One piece of feedback I have heard as a writer is that your heroine must take action. She can’t just sit back and do nothing. Holly repeatedly describes herself as timid and meek and, throughout, seems to take a lot of verbal and emotional abuse from Hefner as well as the other girls, abuse that I am not sure I could have taken on the way to my dreams. In one jaw-dropping scene, Holly describes Hefner screams that at her that she is a cunt. She lets it slide, but my anger would have gotten the best of me. I could not imagine myself giving any other response, but to tell him “Fuck you, Hugh”, to pack my things, and to walk out the door. I have too much a sense of pride, a quick temper, and an arrogance of belief that I deserve to be treated well by others, just as I ought to treat others.

To me, the most exhilarating part (and the real story) of the memoir begins when Holly begins to say NO. She finally says NO to staying on as Hugh Hefner’s girlfriend; NO to attempts by others to capitalize on her fame as Hefner’s ex-girlfriend after she leaves the mansion; NO to letting her boyfriends’ attempts to control her; and NO to turning over Peepshow to another Playboy ex-girlfriend simply because of their shared past. She also says YES to being treated with respect, YES to a boyfriend who is shares her goals and dreams,  and YES to motherhood. Her daughter Rainbow is adorable.

If you’re a lover of entertainment and gossip and Hollywood, then you will likely find Holly Madison’s memoir less boring than I did, notwithstanding the writing itself, which is quite good. If you want a memoir where you need the heroine’s internal life and character to be a meaningful driving force in the unfolding of her life, then maybe you should put this one down and pick up another one.

4 Reasons I Hate Shopping for Clothes

I finally dragged myself out into a couple of retail outlets to shop for summer shirts, and I found myself quickly reminded why I hate shopping for clothes. The reasons are numerous, but here are some of the ones that tumbled out of my head without me thinking about it too hard.

#1: Everything is made of polyester

I thumbed through three rack lengths of medium sized short sleeved shirts. Almost all were made of rayon or polyester. I put my hand on one fully cotton item, but that turned out to be a dress.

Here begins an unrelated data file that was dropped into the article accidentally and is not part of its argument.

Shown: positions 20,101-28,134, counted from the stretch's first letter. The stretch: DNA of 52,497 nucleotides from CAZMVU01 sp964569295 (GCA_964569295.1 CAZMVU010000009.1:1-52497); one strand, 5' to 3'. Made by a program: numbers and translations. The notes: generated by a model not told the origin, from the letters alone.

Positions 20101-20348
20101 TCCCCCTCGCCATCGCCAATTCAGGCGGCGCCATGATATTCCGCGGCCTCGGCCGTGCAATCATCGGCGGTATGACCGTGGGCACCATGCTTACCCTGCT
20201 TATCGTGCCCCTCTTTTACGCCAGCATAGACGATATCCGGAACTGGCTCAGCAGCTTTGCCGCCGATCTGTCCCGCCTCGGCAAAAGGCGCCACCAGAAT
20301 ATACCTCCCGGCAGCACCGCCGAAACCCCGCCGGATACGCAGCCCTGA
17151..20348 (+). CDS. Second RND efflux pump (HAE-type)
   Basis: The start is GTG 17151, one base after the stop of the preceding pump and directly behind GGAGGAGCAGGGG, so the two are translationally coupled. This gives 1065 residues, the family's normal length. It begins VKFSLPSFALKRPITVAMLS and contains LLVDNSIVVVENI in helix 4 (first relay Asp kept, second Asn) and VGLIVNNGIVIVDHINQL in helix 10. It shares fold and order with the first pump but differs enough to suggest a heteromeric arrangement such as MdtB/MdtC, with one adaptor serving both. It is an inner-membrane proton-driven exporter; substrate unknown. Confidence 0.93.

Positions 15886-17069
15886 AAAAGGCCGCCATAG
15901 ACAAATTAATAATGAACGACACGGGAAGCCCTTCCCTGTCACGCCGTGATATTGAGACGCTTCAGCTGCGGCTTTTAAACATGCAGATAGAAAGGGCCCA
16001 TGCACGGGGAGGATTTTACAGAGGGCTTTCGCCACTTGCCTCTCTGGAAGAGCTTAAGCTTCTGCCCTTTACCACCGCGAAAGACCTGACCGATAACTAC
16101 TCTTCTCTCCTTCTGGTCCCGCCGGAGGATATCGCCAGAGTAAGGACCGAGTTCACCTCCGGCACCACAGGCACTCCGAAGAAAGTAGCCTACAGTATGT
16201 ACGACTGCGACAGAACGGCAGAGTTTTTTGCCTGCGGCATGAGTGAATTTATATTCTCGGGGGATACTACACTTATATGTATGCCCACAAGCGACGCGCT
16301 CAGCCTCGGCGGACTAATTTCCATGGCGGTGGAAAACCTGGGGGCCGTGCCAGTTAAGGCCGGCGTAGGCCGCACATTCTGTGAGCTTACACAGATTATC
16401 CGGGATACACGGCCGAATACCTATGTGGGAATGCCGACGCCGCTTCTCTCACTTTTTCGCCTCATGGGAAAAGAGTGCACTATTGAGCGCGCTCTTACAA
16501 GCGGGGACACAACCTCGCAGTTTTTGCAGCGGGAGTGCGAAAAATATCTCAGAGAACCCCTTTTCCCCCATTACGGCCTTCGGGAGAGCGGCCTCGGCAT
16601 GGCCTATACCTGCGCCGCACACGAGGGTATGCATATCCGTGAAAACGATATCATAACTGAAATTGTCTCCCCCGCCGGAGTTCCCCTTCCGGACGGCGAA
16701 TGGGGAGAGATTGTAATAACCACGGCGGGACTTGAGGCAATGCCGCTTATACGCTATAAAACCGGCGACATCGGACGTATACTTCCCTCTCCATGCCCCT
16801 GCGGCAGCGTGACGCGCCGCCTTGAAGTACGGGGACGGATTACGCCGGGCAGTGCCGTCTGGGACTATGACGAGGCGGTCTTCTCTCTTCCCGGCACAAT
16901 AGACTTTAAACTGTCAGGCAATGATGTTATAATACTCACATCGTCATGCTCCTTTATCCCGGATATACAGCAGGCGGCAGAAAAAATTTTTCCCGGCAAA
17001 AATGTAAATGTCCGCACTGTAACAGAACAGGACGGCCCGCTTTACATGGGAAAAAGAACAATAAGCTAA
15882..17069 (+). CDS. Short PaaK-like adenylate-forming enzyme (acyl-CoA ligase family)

All I could think of was: Some of us don’t wear summer shirts to the office, ya know! I want to be able to walk around the great outdoors without instantly sweating when the humidity goes above 50%, which, in the summer, is nearly every day. And when you sweat in polyester, you smell no matter that you’ve showered, shaved, and used deoderant.

And there are very few cotton blends! When every single item is largely or entirely polyester, my selection options became infintesimal because I refuse to buy polyester in summer. If I could get away with it, I would never buy any clothing item with any amount of polyester or even rayon in it.

Now if only I could get sock manufacturers on board.

#2: Everything is made in China

Or India. Or Pakistan. Or… You choose the country. By and large, American clothing is made in China, and that is just so wrong! How many Americans are not finding jobs because the manufacturing is on the other side of the world?

It’s cheap because it’s made on the other side of the world for appallingly low wages with cheap materials. Stuff can be trendy because you’re not spending a lot so it can afford to wear out cuz you’re just gonna buy more.

And the cycle of life continues. But imagine if you could buy a classic shirt made well that cost more but would last longer. I would love it if we had the options to do both, and not just from designer labels.

America, I want to buy your stuff!

#3: Undressing and Dressing

Right now, this is not too bad. I made sure I wore a skirt, a short sleeve top, and my Chacos. Easy off, easy on. I might have to dress to go back out and look for more clothes, but at least it’s quicker and easier.

In winter? Clothing shopping is downright hassle! I am not about to leave my coat in the car, so it comes with me. Sometimes, I wear layers. And sneakers whose laces I have to double tie because they are constantly coming undone.

Going shopping in winter is like the movie Groundhog Day: you dress yourself so many times it’s like you forget where you even started. What was I doing again? Oh, yeah. Shopping. For clothes. Bleh.

#4: You have to shop regularly

Because of the cheap nature of many clothes, you’re not going to get long term use out of it. You might get a couple of years out of it, unless your like me who clings to clothing until they start to shred. Only the possibility of coming across like I have not enough money to buy a new T-shirt do I cave and dare to go out shopping again.

But I really really really really really really really try to put it off as long as possible. Which is where I was today. And still am because, instead of summer shirts, I bought two boxes, a notepad, and Turkish delight which, turned out, not to be as such.